16. The method of claims 1, wherein a first portion of the substrate is characterized by a first cross-sectional shape and a second portion of the substrate is characterized by a second cross-sectional shape.
17. The method of claim 16, wherein the first cross-sectional shape and the second cross-sectional shape are the same.
18. The method of claim 16, wherein the first cross-sectional shape and the second cross-sectional shape are different.
19. The method of claim 16, wherein at least sixty percent of the length of the substrate is characterized by the first cross-sectional shape.
20. The method of claim 16, wherein the first cross-sectional shape is planar and the second cross-sectional shape has at least one arcuate side.
21. A method for forming a patterned layer from a common layer in a photovoltaic application, wherein the patterned layer is configured to form one or more electrically isolated layers of material on a substrate, the method comprising:
making a first laser beam pass with a first laser beam over a first area on the common layer;
based on the step of making a first pass, removing a first amount of the common layer;
making a second laser beam pass with a second laser beam over a second area on the common layer, wherein the second area on the common layer is approximately the same as the first area on the common layer,
based on the step of making a second pass, removing a second amount of the common layer, the second amount of the common layer comprising either: a) portions of the common layer left after the first pass, or b) remnants of the first amount that resettle within the area; wherein
the first pass provides a first level of electrical isolation between a first portion and a second portion of the common layer;
the second pass provides a second level of electrical isolation between the first portion and the second portion of the common layer, the second level of electrical isolation being greater than the first level of electrical isolation; and
wherein said substrate has a Young's modulus of 20 GPa or greater.
22. The method of claim 21, wherein the second laser beam pass comprises a plurality of laser beam passes.
23. The method of claim 21, wherein the first laser beam and the second laser beam are generated by a common laser apparatus.
24. The method of claim 21, wherein the first laser beam and the second laser beam are each generated by a different laser apparatus.
25. The method of claim 21, wherein the first laser beam or the second laser beam is generated by a pulsed laser.
26. The method of claim 25, wherein the pulsed laser has a pulse frequency in the range of 0.1 kilohertz (kHz) to 1,000 kHz during a portion of the first pass or a portion of the second pass.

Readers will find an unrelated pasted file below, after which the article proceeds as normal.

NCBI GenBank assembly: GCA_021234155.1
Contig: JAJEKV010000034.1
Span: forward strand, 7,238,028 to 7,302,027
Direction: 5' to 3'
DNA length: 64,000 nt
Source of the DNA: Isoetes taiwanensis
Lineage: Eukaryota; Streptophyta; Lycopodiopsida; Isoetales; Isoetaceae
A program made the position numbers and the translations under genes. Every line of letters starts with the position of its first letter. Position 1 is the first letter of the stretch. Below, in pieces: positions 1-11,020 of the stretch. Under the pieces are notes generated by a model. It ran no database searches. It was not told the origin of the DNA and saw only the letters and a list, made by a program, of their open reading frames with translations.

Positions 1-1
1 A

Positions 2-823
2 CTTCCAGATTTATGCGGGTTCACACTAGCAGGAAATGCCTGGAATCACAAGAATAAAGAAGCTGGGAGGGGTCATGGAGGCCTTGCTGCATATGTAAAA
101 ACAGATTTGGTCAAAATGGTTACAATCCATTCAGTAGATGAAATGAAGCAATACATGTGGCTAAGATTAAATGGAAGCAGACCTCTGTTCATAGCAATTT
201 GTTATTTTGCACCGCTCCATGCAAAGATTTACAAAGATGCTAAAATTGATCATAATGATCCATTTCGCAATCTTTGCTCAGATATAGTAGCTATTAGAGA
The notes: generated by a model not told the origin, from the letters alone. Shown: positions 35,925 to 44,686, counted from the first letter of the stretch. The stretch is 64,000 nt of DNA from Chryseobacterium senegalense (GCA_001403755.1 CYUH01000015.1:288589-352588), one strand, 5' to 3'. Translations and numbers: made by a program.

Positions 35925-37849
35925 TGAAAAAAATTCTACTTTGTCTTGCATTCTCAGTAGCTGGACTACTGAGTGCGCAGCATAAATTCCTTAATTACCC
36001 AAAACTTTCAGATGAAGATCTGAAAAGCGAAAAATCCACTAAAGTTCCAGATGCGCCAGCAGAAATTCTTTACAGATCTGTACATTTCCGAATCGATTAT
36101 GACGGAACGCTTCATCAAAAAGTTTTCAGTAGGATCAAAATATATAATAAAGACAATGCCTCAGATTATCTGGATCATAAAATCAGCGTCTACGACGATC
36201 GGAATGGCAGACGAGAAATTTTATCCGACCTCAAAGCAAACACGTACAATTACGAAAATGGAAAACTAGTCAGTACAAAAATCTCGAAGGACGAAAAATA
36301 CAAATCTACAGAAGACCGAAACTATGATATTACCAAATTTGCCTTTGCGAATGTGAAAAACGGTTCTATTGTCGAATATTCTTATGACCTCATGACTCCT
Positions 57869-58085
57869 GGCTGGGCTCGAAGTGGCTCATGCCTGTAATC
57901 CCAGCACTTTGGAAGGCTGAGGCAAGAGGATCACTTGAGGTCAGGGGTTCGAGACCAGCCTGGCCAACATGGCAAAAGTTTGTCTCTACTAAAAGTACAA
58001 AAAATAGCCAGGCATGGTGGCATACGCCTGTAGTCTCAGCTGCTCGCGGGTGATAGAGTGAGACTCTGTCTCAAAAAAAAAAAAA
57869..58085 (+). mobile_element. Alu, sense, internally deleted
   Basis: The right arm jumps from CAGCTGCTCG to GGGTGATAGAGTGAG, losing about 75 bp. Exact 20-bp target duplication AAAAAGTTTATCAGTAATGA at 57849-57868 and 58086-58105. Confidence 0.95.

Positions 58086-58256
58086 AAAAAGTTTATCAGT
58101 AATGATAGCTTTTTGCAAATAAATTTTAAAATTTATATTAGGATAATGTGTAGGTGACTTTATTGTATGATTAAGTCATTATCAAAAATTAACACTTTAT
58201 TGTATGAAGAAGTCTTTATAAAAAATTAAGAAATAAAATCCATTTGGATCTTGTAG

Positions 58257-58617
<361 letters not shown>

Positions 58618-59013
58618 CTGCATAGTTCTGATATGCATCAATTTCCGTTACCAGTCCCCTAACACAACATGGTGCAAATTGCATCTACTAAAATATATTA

27. The method of claim 21, wherein a dose of radiant energy in a range from 0.01 Joules per square centimeters (J/cm2) to 50.0 J/cm2 is delivered during a portion of the first laser beam pass or a portion of the second laser beam pass.
28. The method of claim 21, wherein the common layer is a conductive layer.
29. The method of claim 28, wherein the conductive layer comprises aluminum, molybdenum, tungsten, vanadium, rhodium, niobium, chromium, tantalum, titanium, steel, nickel, platinum, silver, gold, an alloy thereof, or any combination thereof.
30. The method of claim 28, wherein the conductive layer comprises indium tin oxide, titanium nitride, tin oxide, fluorine doped tin oxide, doped zinc oxide, aluminum doped zinc oxide, gallium doped zinc oxide, boron dope zinc oxide indium-zinc oxide, a metal-carbon black-filled oxide, a graphite-carbon black-filled oxide, a carbon black-carbon black-filled oxide, a superconductive carbon black-filled oxide, an epoxy, a conductive glass, or a conductive plastic.
31. The method of claim 21, wherein said substrate has a Young's modulus of 40 GPa or greater.
32. The method of claim 21, wherein said substrate has a Young's modulus of 70 GPa or greater.
33. The method of claim 21, wherein said substrate is made of a linear material.
34. The method of claim 21, wherein all or a portion of the substrate is a rigid tube or a rigid solid rod.
35. The method of claim 21, wherein all or a portion of the substrate is characterized by a circular cross-section, an ovoid cross-section, a triangular cross-section, a pentangular cross-section, a hexagonal cross-section, a cross-section having at least one arcuate portion, or a cross-section having at least one curved portion.
36. The method of claims 21, wherein a first portion of the substrate is characterized by a first cross-sectional shape and a second portion of the substrate is characterized by a second cross-sectional shape.